Parenting as a spiritual practice: giving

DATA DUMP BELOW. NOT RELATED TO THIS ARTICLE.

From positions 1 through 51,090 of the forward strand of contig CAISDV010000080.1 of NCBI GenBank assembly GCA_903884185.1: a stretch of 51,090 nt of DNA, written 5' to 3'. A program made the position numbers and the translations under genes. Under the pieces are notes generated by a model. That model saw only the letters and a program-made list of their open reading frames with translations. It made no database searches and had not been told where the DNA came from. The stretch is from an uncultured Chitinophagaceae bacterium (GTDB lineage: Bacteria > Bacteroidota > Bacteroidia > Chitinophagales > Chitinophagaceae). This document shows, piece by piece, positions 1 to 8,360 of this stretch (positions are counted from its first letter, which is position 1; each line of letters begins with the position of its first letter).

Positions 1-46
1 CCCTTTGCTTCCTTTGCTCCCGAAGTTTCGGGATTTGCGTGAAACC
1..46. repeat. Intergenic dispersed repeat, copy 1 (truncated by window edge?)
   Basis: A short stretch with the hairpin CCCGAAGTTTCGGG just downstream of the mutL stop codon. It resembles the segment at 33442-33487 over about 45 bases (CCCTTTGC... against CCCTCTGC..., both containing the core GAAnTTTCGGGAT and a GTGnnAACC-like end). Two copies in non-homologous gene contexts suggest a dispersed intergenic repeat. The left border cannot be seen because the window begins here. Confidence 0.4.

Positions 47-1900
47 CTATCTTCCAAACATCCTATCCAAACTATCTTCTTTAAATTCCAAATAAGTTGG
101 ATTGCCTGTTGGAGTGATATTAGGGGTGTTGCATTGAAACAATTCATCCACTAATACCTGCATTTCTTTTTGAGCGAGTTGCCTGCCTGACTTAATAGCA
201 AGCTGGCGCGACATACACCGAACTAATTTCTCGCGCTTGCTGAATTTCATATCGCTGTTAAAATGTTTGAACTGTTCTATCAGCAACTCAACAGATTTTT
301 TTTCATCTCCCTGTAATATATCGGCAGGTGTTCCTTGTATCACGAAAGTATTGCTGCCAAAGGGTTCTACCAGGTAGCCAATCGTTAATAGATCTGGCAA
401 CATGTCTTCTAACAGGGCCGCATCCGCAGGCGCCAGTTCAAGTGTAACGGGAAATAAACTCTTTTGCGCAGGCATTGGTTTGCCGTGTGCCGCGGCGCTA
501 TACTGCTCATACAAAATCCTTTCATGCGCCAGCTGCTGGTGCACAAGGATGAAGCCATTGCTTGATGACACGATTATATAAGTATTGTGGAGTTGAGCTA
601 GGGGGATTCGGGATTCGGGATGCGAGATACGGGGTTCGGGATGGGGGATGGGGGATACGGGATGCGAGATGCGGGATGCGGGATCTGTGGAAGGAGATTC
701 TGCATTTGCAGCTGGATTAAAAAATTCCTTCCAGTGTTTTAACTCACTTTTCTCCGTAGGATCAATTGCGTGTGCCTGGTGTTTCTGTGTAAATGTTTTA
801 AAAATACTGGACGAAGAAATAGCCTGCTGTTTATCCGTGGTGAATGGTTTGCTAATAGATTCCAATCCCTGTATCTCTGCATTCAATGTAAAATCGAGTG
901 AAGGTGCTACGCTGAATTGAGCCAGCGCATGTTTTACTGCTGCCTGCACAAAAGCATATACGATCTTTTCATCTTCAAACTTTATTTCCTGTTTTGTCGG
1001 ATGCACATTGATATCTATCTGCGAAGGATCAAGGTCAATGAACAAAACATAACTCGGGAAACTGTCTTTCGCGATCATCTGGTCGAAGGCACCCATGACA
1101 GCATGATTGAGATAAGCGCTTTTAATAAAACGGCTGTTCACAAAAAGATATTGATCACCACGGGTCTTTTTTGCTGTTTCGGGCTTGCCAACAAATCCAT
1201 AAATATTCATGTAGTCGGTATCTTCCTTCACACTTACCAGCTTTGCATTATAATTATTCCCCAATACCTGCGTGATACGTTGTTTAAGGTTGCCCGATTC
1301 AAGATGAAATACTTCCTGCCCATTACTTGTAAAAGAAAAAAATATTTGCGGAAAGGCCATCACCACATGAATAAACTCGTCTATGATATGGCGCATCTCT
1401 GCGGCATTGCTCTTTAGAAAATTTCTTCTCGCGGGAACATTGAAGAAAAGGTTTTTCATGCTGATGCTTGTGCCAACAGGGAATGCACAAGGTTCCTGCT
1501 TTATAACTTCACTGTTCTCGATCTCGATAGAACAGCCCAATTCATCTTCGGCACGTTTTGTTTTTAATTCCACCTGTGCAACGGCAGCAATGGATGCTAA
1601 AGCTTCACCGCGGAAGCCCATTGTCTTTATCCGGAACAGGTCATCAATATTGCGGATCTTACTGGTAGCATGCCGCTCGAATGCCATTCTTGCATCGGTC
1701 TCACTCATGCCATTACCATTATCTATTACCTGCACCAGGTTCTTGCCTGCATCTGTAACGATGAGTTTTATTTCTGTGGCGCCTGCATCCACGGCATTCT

buddhaThere is nothing more humbling than raising children. Up until this point, I had it in my mind that I was a fairly evolved person. I did yoga and meditated, I was a compassionate friend and a dedicated volunteer, and there was no shortage of spiritual texts on my bookshelf. But the daily practice of raising my 4 and 1.5 year old has shown me the truth: I am selfish, I like being in control and no, I have not yet submerged my ego in a vat of Beingness and now radiate a gentle and calming glow. I didn’t realize that while on the surface I thought I was a giving person, how little I did that actually involved, you know, giving up something. Most adult relationships are predicated on a mostly tacit reciprocal agreement: I will assist you with something and one day you will do the same. We take turns as adults and while we are not keeping any kind of exact score, we do know when the balance has tipped too much one way. Being with children is more like being in indefinite servitude to a benign dictator that you are alternately maddened by and besotted with. Your needs are not perceived (though for some odd reason I find myself attempting to articulate them anyway) and there is not the brain development for them to actually matter. So the giving you are asked to do is not in any way reciprocal. There is no way for a child to understand sacrifice. This can be beautiful when you give freely to a child, when you give without expecting anything in return, particularly appreciation or understanding, which is what we seek in our adult relationships. But it can also bring out a kind of frustration that is deep and almost primal: the frustration that comes from not being seen, not being considered. In it you can tap into the wellspring that comes out in their temper tantrums. Parent and child can act here are a mirror to each other of an essential human desire. This is where the parental desire to be patient should spring from, this recognition that all of us wish to be seen and understood and loved. Sometimes, that is worth waiting for.